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Orchestration: 3 flutes (1 & 2 = piccolo), 2 oboes, 2 clarinets, 2 bassoons, 4 horns, 2 trumpets, 3 trombones, tuba, timpani, percussion (bass drum, cymbals, triangle), harp, strings, mixed chorus, and vocal soloists
First Los Angeles Philharmonic performances

These concerts, the conclusion of the Los Angeles Philharmonic’s Schumann Focus, celebrate a number of firsts. Of course, these will be the first performances of what promises to be another provocative staging by director Peter Sellars, this time in collaboration with media artist Refik Anadol. Notably, too, these will be the Philharmonic’s first-ever performances of Robert Schumann’s Das Paradies und die Peri. And, most importantly, for almost everyone in the audience, this will be the first time they have ever experienced this masterpiece in person. Make no mistake, it is a masterpiece, and if you are one of the fortunate few who have attended a performance of Das Paradies und die Peri, take a moment to assure your nearby seatmates that they are in for a rare treat.

Consider this statistic: during Schumann’s lifetime, Das Paradies was second only to his “Spring” Symphony as the composer’s most frequently performed large- scale work. In fact, his mature reputation throughout the musical world was largely built on the acclaim and popularity that Das Paradies accrued. It was greeted so enthusiastically upon its premiere in Leipzig in December of 1843 that an encore performance was held the following week. And within just a few years it would be heard well beyond the borders of Germany; from Amsterdam to Prague, from Zürich to Riga, Das Paradies was a hit. By 1847, it was scheduled to be performed under the aus- pices of the American Musical Institute in New York, but subscriber jitters over such a modern and unknown work delayed the transatlantic premiere until the following spring, by which time the promoters were grandly claiming that more than a thousand dollars and a year of rehearsal had been expended on the presentation.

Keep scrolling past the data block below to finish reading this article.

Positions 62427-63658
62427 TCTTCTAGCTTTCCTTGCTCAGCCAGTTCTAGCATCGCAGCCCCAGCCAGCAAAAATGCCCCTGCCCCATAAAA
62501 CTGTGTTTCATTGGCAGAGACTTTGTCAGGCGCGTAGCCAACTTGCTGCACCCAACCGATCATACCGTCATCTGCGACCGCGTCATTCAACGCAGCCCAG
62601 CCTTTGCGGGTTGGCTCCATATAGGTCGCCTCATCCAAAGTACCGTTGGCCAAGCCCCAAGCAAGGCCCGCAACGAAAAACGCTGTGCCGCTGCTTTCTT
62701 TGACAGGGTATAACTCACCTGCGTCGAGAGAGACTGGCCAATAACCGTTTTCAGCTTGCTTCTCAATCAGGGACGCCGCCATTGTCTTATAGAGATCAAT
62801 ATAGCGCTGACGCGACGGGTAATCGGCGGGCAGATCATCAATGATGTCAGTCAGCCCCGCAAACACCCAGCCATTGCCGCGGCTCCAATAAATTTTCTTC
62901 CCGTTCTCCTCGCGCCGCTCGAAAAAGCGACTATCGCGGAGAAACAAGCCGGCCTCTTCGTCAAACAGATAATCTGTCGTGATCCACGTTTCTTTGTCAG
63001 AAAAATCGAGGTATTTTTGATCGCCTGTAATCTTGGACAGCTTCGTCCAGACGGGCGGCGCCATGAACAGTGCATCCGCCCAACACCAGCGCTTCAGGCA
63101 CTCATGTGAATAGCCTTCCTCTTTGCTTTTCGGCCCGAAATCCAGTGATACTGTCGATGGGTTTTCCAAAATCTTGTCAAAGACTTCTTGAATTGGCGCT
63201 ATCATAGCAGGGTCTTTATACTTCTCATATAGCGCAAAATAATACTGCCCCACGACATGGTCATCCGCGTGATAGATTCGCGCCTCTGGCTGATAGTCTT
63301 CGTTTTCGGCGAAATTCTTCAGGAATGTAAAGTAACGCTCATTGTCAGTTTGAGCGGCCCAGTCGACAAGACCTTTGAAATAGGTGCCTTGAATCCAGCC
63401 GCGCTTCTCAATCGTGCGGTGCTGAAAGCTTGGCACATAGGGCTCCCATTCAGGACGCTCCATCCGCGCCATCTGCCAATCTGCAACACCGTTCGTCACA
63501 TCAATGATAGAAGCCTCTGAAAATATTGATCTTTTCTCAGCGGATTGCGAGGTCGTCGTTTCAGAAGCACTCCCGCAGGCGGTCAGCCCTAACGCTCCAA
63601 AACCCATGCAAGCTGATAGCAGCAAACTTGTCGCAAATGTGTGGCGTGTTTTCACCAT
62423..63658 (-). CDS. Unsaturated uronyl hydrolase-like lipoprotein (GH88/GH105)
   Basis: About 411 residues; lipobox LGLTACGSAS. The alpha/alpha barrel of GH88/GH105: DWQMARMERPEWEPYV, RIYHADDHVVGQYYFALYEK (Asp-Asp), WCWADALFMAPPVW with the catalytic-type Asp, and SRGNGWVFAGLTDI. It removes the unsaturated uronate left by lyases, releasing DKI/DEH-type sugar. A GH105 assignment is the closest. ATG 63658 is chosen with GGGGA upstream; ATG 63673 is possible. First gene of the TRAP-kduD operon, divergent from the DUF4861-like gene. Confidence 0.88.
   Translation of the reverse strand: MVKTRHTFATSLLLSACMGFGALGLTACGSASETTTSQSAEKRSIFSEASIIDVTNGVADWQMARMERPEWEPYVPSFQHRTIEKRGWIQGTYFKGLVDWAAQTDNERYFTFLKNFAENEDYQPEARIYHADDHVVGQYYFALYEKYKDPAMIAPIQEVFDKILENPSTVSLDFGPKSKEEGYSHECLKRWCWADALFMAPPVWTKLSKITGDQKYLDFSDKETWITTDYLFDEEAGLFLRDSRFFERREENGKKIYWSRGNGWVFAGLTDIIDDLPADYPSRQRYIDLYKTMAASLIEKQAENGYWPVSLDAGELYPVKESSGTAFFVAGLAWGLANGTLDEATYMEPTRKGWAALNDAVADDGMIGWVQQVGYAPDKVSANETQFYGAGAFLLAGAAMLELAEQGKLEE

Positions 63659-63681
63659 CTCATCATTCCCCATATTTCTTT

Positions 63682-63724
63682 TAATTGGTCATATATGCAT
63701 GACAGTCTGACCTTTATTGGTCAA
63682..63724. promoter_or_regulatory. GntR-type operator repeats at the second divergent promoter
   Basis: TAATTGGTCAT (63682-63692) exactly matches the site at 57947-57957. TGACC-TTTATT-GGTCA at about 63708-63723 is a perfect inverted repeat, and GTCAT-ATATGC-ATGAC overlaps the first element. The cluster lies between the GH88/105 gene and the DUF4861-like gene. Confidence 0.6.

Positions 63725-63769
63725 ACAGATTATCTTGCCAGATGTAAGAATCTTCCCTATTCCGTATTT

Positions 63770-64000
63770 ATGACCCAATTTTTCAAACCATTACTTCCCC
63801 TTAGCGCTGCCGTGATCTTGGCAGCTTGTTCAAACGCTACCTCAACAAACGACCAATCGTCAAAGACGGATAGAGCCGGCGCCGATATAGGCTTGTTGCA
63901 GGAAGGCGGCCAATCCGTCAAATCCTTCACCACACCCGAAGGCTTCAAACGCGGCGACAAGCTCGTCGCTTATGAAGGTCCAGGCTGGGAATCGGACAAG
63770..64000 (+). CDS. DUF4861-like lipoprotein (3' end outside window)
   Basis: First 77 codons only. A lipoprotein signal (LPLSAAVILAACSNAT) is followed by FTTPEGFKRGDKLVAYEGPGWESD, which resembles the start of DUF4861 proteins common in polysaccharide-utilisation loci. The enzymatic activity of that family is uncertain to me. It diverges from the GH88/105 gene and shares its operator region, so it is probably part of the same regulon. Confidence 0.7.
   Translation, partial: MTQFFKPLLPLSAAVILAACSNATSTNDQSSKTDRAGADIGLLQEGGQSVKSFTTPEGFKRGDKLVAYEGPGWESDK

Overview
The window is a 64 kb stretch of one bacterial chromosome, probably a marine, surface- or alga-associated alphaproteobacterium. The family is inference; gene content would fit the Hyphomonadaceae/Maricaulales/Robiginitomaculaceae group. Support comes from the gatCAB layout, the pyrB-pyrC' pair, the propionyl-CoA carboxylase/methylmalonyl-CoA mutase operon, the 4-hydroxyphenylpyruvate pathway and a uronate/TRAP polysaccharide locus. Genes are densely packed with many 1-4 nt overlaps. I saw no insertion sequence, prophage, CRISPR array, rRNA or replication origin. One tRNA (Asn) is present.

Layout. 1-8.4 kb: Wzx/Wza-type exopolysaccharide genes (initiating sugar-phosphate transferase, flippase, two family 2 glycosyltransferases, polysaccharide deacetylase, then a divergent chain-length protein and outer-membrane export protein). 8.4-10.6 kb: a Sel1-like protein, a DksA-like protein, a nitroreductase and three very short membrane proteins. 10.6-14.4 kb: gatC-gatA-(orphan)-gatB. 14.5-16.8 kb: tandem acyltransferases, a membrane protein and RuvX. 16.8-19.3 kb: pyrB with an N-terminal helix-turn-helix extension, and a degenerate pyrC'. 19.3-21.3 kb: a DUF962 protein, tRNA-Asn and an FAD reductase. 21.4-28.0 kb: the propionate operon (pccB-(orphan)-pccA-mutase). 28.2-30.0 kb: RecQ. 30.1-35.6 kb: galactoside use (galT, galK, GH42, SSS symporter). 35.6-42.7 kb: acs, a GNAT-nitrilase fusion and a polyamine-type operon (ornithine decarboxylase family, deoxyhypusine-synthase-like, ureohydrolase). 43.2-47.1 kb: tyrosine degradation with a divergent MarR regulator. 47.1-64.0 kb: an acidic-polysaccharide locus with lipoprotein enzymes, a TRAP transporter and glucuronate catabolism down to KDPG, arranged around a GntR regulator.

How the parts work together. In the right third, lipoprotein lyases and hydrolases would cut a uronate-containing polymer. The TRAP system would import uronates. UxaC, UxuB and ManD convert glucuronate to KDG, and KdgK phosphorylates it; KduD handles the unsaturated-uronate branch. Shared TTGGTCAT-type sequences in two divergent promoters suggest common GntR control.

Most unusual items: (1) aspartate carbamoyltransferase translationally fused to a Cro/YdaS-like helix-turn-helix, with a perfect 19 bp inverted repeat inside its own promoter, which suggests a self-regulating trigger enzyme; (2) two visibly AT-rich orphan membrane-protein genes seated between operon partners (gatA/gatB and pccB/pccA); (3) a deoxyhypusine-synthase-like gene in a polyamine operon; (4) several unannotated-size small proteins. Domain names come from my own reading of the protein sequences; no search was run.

Naturally, not all assessments were positive. The first fraught London performance was undertaken in 1856, the year of Schumann’s death. One journal seemed inclined to endorse the piece: “From the impression on ourselves, as well as the

evident effect on a highly critical audience, we believe Paradise and the Peri to be a work of great genius and power, of which the beauties will develop themselves more and more as it is oftener heard and better understood.”

But a competing paper suggested that the overcrowded audience was there more to be in the presence of Queen Victoria and Prince Albert than for the music of “Dr.

Schumann.” Given that the Queen chose to remain for the entire performance, the lofty members of high society were unable to rise in her presence and make an early exit. Still, this did not deter Das Paradies from becoming a favorite of amateur choral societies across England, and subsequent professional productions were welcomed.

Given this early and widespread recognition, how is it possible that Das Paradies und die Peri has fallen into such profound obscurity? We know that Schumann was concerned with the status of the oratorio form before he began composing Das Paradies. Characterized by a contingent of orchestra, chorus, and an array of vocal so- loists, and based primarily on biblical subjects, the genre had reached a seemingly insurmountable pinnacle with the works of Bach and Handel.

Schumann sought to rejuvenate the oratorio, using a text based on more secular or mythological themes, deployed in a more agile and dramatic structure. In a letter to a friend, he wrote: “At the moment I’m involved in a large project, the largest I’ve yet undertaken – it’s not an opera – I believe it’s well-nigh a new genre for the concert hall.”